DOI: 10.1002/alz.076084 ISSN: 1552-5260

Association of creatine kinase with cognition, neuroimaging, and Alzheimer’s pathology

Yu‐tong Wang, Pei‐yang Gao
  • Psychiatry and Mental health
  • Cellular and Molecular Neuroscience
  • Geriatrics and Gerontology
  • Neurology (clinical)
  • Developmental Neuroscience
  • Health Policy
  • Epidemiology



Creatine kinase (CK) and its related metabolites are known to imply cardiovascular system disease, whereas the cardiovascular metabolic state is associated with the state of cognitive well‐being of the brain. However, the extent to which CK levels is related with cognitive impairment has not been revealed.


The Alzheimer’s Disease Neuroimaging Initiative (ADNI) database were used for this study. We first investigated the intergroup difference of participants demographic, cognitive status, Alzheimer’s disease (AD) diagnosis, and cerebrospinal fluid (CSF) AD pathology biomarkers. Next, we conducted to use liner regression model to examine the association of CK with CSF AD pathology biomarkers, cognition, and brain structure. Last, mediation analyses were utilized to explore whether the association between CK and cognition were mediated by CSF AD pathology biomarkers.


A total of 1,607 participants (mean age were 73.82±7.23 and 55.76% were male) from the ADNI database were involved in this cross‐sectional study. We found a significant difference through age, gender, AD diagnosis, and cognitive status subgroups in intergroup difference analysis (P<0.05). Meanwhile, significant association of lower level of CK with decreased level of β‐amyloid1‐42 (Aβ; β = 0.069, P = 0.040) and increased level of phosphorylated tau (P‐tau; β = ‐0.084, P = 0.007), and total‐tau (T‐tau; β = ‐0.071, P = 0.021), respectively. Liner regression analysis also indicated that the lower level of CK was associated with worse cognition (Mini‐Mental State Examination: β = 0.059, P = 0.021; Alzheimer’s Disease Assessment Scale: β = ‐0.065, P = 0.012), however not to brain structure. Moreover, mediation analysis identified CSF AD pathology biomarkers mediated the association between level of CK and cognition.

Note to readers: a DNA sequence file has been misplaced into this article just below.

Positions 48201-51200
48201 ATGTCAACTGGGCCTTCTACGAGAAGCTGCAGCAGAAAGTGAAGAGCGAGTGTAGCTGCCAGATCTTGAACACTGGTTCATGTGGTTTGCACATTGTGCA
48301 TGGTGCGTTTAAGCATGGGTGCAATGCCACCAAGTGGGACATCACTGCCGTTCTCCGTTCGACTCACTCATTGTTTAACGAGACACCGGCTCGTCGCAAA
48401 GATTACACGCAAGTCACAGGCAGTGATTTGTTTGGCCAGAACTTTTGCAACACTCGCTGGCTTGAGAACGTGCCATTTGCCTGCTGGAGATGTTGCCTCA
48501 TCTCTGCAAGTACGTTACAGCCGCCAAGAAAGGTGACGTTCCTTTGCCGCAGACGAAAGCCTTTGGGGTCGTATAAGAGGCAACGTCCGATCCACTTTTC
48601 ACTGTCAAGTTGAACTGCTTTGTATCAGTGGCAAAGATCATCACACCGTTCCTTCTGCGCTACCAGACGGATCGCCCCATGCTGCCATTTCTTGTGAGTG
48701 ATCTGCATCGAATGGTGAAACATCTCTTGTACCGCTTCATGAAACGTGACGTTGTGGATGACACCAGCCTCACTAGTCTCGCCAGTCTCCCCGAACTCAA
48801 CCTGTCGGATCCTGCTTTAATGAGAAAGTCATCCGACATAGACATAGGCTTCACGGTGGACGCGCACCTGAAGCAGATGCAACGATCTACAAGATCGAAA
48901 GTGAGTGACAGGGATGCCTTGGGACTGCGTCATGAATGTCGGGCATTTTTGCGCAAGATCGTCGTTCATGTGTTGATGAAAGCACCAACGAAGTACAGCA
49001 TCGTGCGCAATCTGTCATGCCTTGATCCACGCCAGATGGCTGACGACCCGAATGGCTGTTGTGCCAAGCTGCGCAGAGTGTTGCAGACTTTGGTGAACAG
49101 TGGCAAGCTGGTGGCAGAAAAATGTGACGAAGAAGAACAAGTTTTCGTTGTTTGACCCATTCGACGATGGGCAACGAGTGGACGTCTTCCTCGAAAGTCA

Our findings offered detailed proof to advise that the lower level of CK was significantly associated with poor cognition and it might be mediated by CSF AD pathology biomarkers. For future research, it is necessary to identify the precise reason and process by which changed levels of CK impact cognition.

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